Four Cancer Clinical Trials Advance with Blessing of FDA
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Several biopharma companies celebrate the U.S. Food and Drug Administration’s approval for clinical trials involving therapeutics for cancer treatment, including Sonnet BioTherapeutics and Adagene Read on for more.
Sonnet Receives IND Clearance for Advanced Solid Tumor Treatment
Sonnet BioTherapeutics evolves into a clinical biopharmaceutical company after the FDA approved its Investigational New Drug (IND) application for its therapeutic SON-1010.
SON-1010 is a proprietary version of interleukin-12 (IL-12) configured using Sonnet’s Fully Human Albumin Binding (FHAB) technology intended to treat advanced solid tumors in adult oncology patients non-small cell lung cancer and head and neck cancer. IL-12 is an essential cytokine in promoting anti-tumor activity, making it a prime target for emerging oncological therapies.
The upcoming Phase I clinical trial will occur in the second quarter of 2022. The trial will be a multiple ascending dose study designed to evaluate the safety and tolerability of SON-1010 as primary endpoints. Secondary endpoints of the study include assessing pharmacokinetics, pharmacodynamics, immunogenicity and anti-tumor activity.
Adagene Proceeds with Phase Ib/II Trial of Antibody-Based Cancer Therapy
Adagene announced that the FDA has granted it clearance to proceed with a Phase Ib/II clinical trial of its anti-CTLA-4 monoclonal antibody, AD126, in combination with pembrolizumab, a humanized antibody used in cancer immunotherapy.
The therapeutic combination aims to treat patients with advanced/metastatic solid tumors by targeting the tumor microenvironment. AD126 has been developed with SAFEbody technology to address safety and tolerability challenges associated with antibody therapeutics. The technology uses precision masking to shield the binding domain of the biologic therapy, allowing for tumor-specific targeting of antibodies when activated in the tumor microenvironment.
Adagene anticipates dosing the first patients soon with primary endpoints of the trial being to evaluate the combination therapy’s safety and tolerability and determine the recommended Phase II dose.
AIM ImmunoTech Moving Forward with Phase II Study for Pancreatic Cancer
AIM ImmunoTech is moving forward with its Phase II clinical trial of Ampligen (rintatolimod) after the FDA lifted its clinical hold on AIM’s IND application. Ampligen is intended for the treatment of locally advanced pancreatic cancer.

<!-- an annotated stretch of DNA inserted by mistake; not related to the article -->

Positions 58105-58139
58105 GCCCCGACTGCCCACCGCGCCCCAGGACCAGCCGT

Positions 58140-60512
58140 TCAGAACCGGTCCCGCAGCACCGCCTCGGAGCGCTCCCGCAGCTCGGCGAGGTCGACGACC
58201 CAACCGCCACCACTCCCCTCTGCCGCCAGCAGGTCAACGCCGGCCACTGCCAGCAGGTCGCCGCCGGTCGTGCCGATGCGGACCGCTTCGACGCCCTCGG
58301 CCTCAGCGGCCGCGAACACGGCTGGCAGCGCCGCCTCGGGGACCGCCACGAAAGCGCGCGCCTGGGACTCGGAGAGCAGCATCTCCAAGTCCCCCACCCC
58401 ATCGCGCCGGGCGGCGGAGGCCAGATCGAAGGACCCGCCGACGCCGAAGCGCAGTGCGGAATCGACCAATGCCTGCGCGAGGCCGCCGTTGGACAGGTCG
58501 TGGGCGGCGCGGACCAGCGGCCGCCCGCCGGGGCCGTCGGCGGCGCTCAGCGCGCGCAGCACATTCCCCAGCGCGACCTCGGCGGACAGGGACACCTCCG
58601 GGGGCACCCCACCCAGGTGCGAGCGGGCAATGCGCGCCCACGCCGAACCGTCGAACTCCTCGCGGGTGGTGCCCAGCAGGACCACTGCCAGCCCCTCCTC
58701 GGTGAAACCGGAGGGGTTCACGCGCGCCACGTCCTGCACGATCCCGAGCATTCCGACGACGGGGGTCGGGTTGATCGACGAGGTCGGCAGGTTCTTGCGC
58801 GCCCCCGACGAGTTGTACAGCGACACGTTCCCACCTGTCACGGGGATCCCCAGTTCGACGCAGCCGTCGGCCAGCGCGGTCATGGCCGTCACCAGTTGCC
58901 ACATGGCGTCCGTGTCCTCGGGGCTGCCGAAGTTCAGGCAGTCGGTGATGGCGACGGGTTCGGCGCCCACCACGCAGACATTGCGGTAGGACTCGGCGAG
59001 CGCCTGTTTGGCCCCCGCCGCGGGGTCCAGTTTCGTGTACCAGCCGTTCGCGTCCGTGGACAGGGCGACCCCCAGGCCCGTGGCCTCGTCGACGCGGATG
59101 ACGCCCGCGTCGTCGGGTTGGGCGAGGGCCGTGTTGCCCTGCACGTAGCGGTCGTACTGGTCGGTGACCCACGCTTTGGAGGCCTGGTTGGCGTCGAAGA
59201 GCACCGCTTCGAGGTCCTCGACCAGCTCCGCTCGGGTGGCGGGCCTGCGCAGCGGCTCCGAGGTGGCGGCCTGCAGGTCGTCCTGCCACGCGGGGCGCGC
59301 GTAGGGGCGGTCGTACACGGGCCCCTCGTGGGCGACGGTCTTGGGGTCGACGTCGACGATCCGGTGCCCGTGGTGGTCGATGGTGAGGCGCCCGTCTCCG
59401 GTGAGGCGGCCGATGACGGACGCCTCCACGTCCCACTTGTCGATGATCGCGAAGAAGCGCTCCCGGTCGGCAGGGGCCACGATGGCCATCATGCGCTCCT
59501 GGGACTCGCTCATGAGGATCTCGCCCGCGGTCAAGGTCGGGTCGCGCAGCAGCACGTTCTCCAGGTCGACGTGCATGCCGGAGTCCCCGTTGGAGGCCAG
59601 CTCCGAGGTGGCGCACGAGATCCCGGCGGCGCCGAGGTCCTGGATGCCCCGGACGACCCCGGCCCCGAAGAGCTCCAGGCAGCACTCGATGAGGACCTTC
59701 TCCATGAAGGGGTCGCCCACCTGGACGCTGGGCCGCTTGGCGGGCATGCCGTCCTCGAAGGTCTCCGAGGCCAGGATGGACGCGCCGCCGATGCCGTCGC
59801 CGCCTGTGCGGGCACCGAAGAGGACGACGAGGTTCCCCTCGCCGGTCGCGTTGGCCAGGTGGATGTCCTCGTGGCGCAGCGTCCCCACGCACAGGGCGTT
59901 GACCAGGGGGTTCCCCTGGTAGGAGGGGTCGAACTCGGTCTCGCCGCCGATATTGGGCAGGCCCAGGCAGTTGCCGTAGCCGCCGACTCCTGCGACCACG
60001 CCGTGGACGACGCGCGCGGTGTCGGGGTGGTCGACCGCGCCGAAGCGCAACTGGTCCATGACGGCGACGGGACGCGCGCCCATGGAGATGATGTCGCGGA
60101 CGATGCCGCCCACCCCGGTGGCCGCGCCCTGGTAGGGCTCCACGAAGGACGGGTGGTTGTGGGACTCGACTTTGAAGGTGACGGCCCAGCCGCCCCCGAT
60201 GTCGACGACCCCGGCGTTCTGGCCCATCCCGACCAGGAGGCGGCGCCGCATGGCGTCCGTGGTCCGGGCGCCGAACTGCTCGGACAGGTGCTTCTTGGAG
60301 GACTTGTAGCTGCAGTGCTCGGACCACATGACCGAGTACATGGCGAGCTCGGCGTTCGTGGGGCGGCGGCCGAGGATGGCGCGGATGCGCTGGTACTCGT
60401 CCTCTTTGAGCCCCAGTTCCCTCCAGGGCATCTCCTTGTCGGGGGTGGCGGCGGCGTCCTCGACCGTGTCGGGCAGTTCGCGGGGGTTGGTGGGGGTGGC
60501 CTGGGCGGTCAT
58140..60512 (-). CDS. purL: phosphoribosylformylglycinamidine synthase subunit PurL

Ampligen is a double-stranded RNA (dsRNA) product candidate that protects and stimulates the innate immune system to mobilize different immune cells to attack cancerous cells. AIM ImmunoTech has previously reported that treatment with the therapeutic in pancreatic cancer patients led to longer survival and enhanced immune cells.
The Phase II trial is planned to be a randomized, open-label, controlled, parallel-arm study comparing the efficacy of Ampligen versus a no treatment control group in patients that have been treated with FOLFIRINOX, a combination treatment of chemotherapy drugs. AIM anticipates enrolling 90 patients.
Wugen Doses First Participant in CAR-T Cell Therapy Trial
Wugen is moving its candidate WU-CART-007 into Phase I/II clinical trials. WU-CART-007, a CAR-T cell therapy, is intended to treat relapsed or refractory T-cell acute lymphoblastic leukemia/lymphoblastic lymphoma (R/R T-ALL/LBL).
WU-CART-007 is the first off-the-shelf, allogeneic CAR-T cell therapy addressing T-cell malignancies in the United States. It received orphan drug designation from the FDA in treating acute lymphoblastic lymphoma. The therapeutic is designed to address technological issues of using CAR-T cells to treat certain malignancies.
The Phase I portion of the trial will evaluate the safety and tolerability of a single dose after patients undergo lymphodepleting condition therapy, a chemotherapy process in which the number of T-cells is decreased in a patient’s body to make room for CAR-T cells. Phase I will also assess the recommended Phase II dose, pharmacodynamics and cellular kinetics.